May 18, 2017

Trump's guy out to wreck fair voting

Amrit Cheng, ACLU - Kris Kobach, Kansas secretary of state and vice-chair of the Presidential Advisory Committee on Election Integrity is a known voter suppressor. He has been brought to court — and lost — several times for suppressing the constitutional rights of citizens to vote in Kansas.

Kris Kobach has wreaked havoc on voting rights in Kansas. In September 2016, the U.S. Court of Appeals for the 10th Circuit, in a unanimous opinion by Judge Jerome Holmes, an appointee of George W. Bush, found that Kobach had engaged in “mass denial of a fundamental right” by blocking 18,000 motor voter applicants from registering to vote in Kansas.  The ACLU’s Voting Rights Project has sued him four times, and Kobach lost all four cases in 2016.
Kobach is the chief architect of the Interstate Voter Registration Crosscheck program, a notoriously flawed system which Kobach admits generates “a significant number” of “false positives” when trying to find people registered to vote in more than one state. A recent study found that Crosscheck “would eliminate about 200 registrations used to cast legitimate votes for every one registration used to cast a double vote.”  And according to The Washington Post, Kobach “examined 84 million votes cast in 22 states to look for duplicate registrants. In the end 14 cases were referred for prosecution, representing 0.00000017 percent of the votes cast.”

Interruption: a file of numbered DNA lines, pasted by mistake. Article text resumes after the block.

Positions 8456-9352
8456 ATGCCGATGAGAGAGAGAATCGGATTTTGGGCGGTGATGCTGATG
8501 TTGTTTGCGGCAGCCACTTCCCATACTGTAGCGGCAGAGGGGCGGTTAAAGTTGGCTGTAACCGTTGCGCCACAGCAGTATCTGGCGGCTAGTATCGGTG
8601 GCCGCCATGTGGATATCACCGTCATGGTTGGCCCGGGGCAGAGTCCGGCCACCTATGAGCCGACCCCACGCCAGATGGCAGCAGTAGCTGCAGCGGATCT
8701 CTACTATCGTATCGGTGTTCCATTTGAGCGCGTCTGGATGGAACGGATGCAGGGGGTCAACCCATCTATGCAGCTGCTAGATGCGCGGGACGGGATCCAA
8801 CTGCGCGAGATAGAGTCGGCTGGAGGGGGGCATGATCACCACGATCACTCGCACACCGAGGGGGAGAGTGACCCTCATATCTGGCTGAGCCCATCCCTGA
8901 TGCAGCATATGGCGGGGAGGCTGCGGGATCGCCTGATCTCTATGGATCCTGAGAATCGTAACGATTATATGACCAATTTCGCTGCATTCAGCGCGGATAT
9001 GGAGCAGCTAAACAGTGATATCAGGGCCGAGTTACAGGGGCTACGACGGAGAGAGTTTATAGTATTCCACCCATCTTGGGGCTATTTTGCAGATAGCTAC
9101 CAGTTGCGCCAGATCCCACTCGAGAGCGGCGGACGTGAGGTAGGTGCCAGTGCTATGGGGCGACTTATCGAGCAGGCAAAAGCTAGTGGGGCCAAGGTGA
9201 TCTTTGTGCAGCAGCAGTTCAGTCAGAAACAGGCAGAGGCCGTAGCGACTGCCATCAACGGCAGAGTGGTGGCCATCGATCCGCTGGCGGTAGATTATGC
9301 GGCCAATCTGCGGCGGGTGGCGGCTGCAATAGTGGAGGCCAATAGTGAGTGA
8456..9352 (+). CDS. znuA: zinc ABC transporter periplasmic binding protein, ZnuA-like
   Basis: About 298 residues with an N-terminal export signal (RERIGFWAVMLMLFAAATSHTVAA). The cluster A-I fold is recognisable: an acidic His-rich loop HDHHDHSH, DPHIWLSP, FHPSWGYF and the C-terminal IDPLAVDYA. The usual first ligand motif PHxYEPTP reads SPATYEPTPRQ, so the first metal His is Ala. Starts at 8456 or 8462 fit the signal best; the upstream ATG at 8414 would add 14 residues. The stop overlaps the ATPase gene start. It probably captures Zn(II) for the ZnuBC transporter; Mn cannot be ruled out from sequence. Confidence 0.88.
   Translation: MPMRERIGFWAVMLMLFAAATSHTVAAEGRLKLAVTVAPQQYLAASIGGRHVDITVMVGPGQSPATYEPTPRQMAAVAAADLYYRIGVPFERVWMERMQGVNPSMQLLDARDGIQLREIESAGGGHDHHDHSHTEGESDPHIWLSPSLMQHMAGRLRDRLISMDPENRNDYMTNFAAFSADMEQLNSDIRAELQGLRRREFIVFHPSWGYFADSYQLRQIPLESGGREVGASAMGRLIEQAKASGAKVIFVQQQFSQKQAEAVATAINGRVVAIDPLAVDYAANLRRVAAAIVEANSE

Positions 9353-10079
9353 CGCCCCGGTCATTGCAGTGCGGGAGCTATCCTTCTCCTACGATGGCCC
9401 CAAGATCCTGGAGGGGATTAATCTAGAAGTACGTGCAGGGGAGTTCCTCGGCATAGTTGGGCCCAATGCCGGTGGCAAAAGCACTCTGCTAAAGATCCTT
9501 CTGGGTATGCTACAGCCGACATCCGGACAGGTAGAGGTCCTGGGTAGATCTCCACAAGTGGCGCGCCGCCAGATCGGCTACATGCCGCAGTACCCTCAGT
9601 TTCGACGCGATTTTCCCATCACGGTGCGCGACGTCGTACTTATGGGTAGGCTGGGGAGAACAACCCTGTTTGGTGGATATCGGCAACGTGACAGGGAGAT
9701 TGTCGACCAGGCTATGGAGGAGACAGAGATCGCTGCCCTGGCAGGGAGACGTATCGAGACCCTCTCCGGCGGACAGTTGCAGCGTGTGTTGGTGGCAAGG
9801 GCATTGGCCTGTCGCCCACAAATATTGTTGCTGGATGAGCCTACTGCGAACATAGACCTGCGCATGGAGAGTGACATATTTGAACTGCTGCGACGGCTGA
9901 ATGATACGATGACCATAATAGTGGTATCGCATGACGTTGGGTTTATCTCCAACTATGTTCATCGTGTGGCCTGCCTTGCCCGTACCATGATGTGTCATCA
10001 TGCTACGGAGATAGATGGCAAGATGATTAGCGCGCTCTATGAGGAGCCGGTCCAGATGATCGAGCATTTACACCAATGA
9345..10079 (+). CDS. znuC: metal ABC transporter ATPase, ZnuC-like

Kobach co-authored S.B. 1070, Arizona’s infamous racial profiling law from 2010, which required local law enforcement to demand the papers of anyone they suspected of being in the country illegally. The law prompted a nationwide outcry and economic boycott, and the ACLU fought it in the courts for years. The Supreme Court and the lower courts either blocked or drastically limited all of its major provisions.

Kobach serves as counsel to the Immigration Law Reform Institute, the legal arm of the Federation for American Immigration Reform, which the Southern Poverty Law Center has listed as a hate group since 2007. SPLC has written extensively about Kobach’s role in advancing a nativist agenda.

In 2012, Kobach compared homosexuality to drug abuse and polygamy. During his failed 2004 congressional campaign, he accused LGBTQ+-rights groups like the Human Rights Campaign of promoting “homosexual pedophilia.”

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